Beth G. Kopin
Inches to Metric: Zionism Through Design

Inches to Metric: The Making of a Movie #5

The Big Pitch

Building the Team: #5-Marc Bennett (director, co-screenwriter, producer). I needed to pitch my idea (turning Mom’s book The Tattooed Torah into an animated film) to film makers. Through incredible networking I was able to speak with a few movie producers; two Hollywood insiders and a small indie film studio. I sent each one a copy of Mom’s book The Tattooed Torah and pdf of Brett’s screenplay. I wrote about Brett in column #4.

One Hollywood producer simply was not interested. The other said he would not touch the movie. It would be impossible to convince the decision makers to tackle an animation for children on the Holocaust, too controversial and not a money maker. The smaller studio was incredibly helpful but focused on documentary style filming.

I whispered my idea to a handful of people. One friend in particular shrieked said she grew up on that story, had no idea Marvell Ginsburg was my Mom and thought the movie would be a huge success. Her excitement was a catalyst.

I was at home on a freezing Chicago winter day when I got a call from her. She met a great guy, (an artist and filmmaker) Marc Bennett at the Moriah Art Fair. She said I should throw on jeans, bring a copy of Mom’s book and drive over to Moriah to meet Marc. I got off the sofa,  grabbed a book and got into the car.

Marc Bennett and Brett Kopin reviewing the screenplay before the recording studio session in LA

I walked in saw his artwork display and could see he was extremely talented. We were introduced and I pitched my idea. I showed him the book and sent him the pdf first draft screenplay written by Brett (my son and co-screenwriter). Marc flipped through the book and went crazy over the gorgeous artwork. He loved the three generational aspect to my project and said yes so fast I was stunned.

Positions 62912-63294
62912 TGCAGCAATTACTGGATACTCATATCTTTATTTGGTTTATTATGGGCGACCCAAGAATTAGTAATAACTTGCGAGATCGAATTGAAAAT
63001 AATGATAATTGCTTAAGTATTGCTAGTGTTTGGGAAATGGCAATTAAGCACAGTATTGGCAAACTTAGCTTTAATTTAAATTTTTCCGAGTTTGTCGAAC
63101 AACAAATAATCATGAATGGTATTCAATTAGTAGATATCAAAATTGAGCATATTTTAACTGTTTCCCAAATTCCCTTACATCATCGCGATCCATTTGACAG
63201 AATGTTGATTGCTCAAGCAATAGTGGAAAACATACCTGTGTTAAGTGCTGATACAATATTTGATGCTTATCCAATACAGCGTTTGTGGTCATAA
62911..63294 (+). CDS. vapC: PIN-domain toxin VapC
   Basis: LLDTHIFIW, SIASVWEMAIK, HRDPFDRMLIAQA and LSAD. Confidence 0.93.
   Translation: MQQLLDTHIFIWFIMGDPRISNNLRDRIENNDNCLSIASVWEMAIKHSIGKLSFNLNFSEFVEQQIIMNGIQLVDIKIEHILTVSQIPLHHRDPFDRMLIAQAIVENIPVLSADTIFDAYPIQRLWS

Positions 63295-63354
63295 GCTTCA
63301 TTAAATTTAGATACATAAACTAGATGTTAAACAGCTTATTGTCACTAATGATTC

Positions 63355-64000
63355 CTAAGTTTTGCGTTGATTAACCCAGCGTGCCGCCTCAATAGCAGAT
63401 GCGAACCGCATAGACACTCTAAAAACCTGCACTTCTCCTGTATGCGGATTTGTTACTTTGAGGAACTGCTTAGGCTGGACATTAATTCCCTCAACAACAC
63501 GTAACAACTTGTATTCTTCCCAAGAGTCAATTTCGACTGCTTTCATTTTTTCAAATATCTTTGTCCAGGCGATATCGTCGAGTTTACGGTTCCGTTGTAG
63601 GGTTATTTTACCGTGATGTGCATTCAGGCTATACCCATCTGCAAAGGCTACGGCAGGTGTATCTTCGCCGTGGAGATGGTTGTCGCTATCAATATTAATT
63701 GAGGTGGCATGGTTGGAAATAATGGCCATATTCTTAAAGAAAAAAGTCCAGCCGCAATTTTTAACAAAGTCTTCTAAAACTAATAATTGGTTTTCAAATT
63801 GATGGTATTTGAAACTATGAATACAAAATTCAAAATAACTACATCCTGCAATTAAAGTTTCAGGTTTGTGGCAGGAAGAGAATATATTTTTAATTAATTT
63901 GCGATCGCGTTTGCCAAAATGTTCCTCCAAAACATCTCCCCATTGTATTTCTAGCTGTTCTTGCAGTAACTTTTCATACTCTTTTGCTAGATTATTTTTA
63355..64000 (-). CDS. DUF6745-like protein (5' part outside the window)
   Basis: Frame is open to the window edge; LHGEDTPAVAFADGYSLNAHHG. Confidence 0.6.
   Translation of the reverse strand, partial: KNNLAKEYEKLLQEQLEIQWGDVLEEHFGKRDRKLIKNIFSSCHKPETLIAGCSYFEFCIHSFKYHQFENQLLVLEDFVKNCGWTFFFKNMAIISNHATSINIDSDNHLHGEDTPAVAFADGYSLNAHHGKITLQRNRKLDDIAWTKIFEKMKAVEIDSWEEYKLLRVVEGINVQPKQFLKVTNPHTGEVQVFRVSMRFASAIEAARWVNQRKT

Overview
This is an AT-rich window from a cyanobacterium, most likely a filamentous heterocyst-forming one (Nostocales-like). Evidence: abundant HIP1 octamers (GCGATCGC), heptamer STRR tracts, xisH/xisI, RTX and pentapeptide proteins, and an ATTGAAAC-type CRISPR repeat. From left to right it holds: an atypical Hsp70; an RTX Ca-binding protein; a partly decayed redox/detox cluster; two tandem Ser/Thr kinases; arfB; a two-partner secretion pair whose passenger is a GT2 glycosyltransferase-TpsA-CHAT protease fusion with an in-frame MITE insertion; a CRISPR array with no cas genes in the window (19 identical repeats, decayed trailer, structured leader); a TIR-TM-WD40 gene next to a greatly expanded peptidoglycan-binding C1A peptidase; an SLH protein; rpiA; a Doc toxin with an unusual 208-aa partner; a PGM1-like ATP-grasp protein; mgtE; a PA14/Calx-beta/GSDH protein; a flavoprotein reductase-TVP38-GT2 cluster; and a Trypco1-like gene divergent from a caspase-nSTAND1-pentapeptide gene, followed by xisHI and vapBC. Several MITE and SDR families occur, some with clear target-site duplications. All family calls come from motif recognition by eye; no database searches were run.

Working on the screenplay in Aspen

He listens to his inner voice, a kindred spirit! He loves being a filmmaker, and wanted to work in animation. A short film was something he could handle at the moment. He was promoting his Star Of David Project at the Moriah Art Fair and his art (starofdavidart.com), was a great tie in to our movie. I asked him to send his bio and some samples of his film work.

Standing in front of Solomon Schechter Day School.

I acted as Brett’s agent. Marc had to give Brett a chance at being co-screenwriter. I assured him it was not a given, Brett had to prove himself. Marc was open to working with him and loved learning more about Judaism and the Holocaust from Brett (Rabbinical student). There is another important member on our team who helped create the story, Greg Ferkel (more on that next column). Marc and Brett spent months writing and revising the screenplay working in cities around the US and Israel. It has become a very special friendship. Marc is an extraordinary mentor.

In Tel Aviv

Marc wears many hats; director, co-screenwriter and producer. He collaborates and touches base constantly with all team members, making everyone on the team feel important and included. He has a roster of very cool people who all said yes to joining our team. We became a family. I’ve never experienced anything like this. This project has changed all our lives. Marc Bennet is a  master of his craft a great friend and a blessing.

When you are on the right path the universe paves the way. Stay tuned…

To view our trailer click on the Vimeo link above. We are currently in the Chicago Jewish Film Fest, March 8, 1:00 in Evanston (jccfilmfest.jccchicagofilmfest.org), Aspenshorts Fest, and Kidsfirst…See you at the movies!

About the Author
Beth Kopin is a trained interior architectural designer from the US. She has experience in the design/construction world that spans thirty years, and works and lives in both Chicago and Arnona, Jerusalem. She commutes regularly between the two cities. She brings her work ethic, training and US standards to Israel. Beth has surrounded herself with extremely talented trades. Her design team developed a way to CAD (computer aided design) plans in both US and metric standards. This enables both the US born clients (some of which live in Israel, some as second homes), and Israeli trades to better understand the plans, ensuring a more fluid communication. She is able to help bridge the gap of cultural differences, manage expectations, relate often confusing metric standards, as well as all the basic elements of designing a beautiful and functional home. Beth@KopinInteriors.com, KopinInteriors.com
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